Assessing the efficacy of mogamulizumab: a novel tool for the management of mycosis fungoides and Sezary syndrome
AffiliationUniversity of Manchester, Manchester, United Kingdom
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AbstractIntroduction: A novel monoclonal antibody therapy termed mogamulizumab is currently seeking approval for treatment of mycosis fungoides and Sézary syndrome. Mogamulizumab is a humanized IgG1 κ monoclonal antibody which targets C-C chemokine receptor type 4 (CCR4), a transmembrane chemokine receptor which promotes T cell migration to the skin and is expressed at high levels on the surface of the malignant cells which drive cutaneous lymphomas. Methods: We performed a multi-centre clinical audit using data from 16 patients who have received mogamulizumab through a patient access programme at The Christie (8) and University Hospitals Birmingham (8) NHS Foundation Trusts. Our cohort had a median age of 68.1 (57.1–71.5) years at initiation of treatment, with a male to female sex ratio of 1.67 and varied diagnoses including Sézary syndrome (62.5%), classical mycosis fungoides (18.8%) and folliculotropic mycosis fungoides (12.5%). We assessed objective measures of disease response in the skin (mSWAT scores) and blood (flow cytometry), progression free survival (PFS) and the incidence of adverse events with the aim to further assess the efficacy and safety of mogamulizumab in this setting. Results: The patients in our cohort showed significant responses to mogamulizumab with median mSWAT score falling from 108 (53.8–139.1) to 23.1 (8.8–75.0) at peak response which was achieved at a median of 202 (115.5–328) days. 31.3% of our patients achieved a complete skin response whilst 37.5% achieved a partial skin response. The flow cytometry results of our cohort showed a marked improvement after initiation of mogamulizumab with median CD4/CD8 ratio, median number of circulating CD4+CD7– and CD4+CD26–being reduced by 89.0%, 96.8% and 95.8% respectively with median time to peak response being 193 (139.75–305.25) days. 62.5% of patients achieved a complete blood response with a further 25% achieving a partial blood response. Mogamulizumab was generally well tolerated with a median number of CTCAE events of 1.5 (0–4.25), which were predominantly grade 1 (62.9%) followed by grade 2 (22.9%) and grade 3 (14.3%) with no higher-grade adverse events being reported by any of the patients who had received mogamulizumab. One patient did discontinue treatment due to toxicity. Progression was only seen in 2 of the 16 with a medium follow up of 267 days (194.3–462.8) The median PFS has not been reached. 3 of the 16 patients have died, causes of death were CTCL (1), squamous cell carcinoma (1) and upper gastrointestinal haemorrhage (1). Conclusion: Mogamulizumab treatment resulted in marked improvements in skin and blood disease activity for patients across both centres whilst being generally well tolerated. The median PFS has not been reached after a median FU of 8.9 months. This compares favourably with the PFS of 7.7 months seen in the MAVORIC study. This observational study confirmed a high response rate in blood and skin in this group of diseases.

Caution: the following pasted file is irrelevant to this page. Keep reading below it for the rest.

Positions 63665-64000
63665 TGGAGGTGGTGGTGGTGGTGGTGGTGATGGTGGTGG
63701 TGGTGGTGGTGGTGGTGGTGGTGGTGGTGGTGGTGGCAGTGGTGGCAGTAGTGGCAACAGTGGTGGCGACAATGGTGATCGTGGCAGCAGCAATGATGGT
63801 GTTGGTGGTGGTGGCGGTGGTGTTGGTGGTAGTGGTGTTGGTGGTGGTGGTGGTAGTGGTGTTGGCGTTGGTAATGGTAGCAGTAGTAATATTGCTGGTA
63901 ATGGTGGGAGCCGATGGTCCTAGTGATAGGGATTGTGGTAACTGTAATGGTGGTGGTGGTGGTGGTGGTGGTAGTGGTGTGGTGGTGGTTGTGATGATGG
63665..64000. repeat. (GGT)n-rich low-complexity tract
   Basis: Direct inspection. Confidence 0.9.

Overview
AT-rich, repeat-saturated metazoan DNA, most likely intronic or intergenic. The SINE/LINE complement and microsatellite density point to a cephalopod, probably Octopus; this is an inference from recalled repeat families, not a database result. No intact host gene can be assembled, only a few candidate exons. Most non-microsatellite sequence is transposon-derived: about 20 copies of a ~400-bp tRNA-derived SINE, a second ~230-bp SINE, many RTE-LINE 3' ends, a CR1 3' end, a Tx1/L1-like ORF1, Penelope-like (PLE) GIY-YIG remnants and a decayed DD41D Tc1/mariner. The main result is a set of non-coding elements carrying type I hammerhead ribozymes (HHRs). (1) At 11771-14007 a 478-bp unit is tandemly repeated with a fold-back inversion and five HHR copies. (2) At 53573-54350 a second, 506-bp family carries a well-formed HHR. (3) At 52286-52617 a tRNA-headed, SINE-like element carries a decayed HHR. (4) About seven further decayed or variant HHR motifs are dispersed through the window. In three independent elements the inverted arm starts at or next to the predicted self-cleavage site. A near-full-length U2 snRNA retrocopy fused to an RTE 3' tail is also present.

CitationWilding S, Molloy K, Scarisbrick J, Farquharson N, Parry E, Cowan R. Assessing the efficacy of mogamulizumab: a novel tool for the management of mycosis fungoides and Sézary syndrome Vol. 156, European Journal of Cancer. Elsevier BV; 2021. p. S17–8.
JournalEuropean Journal of Cancer
TypeMeetings and Proceedings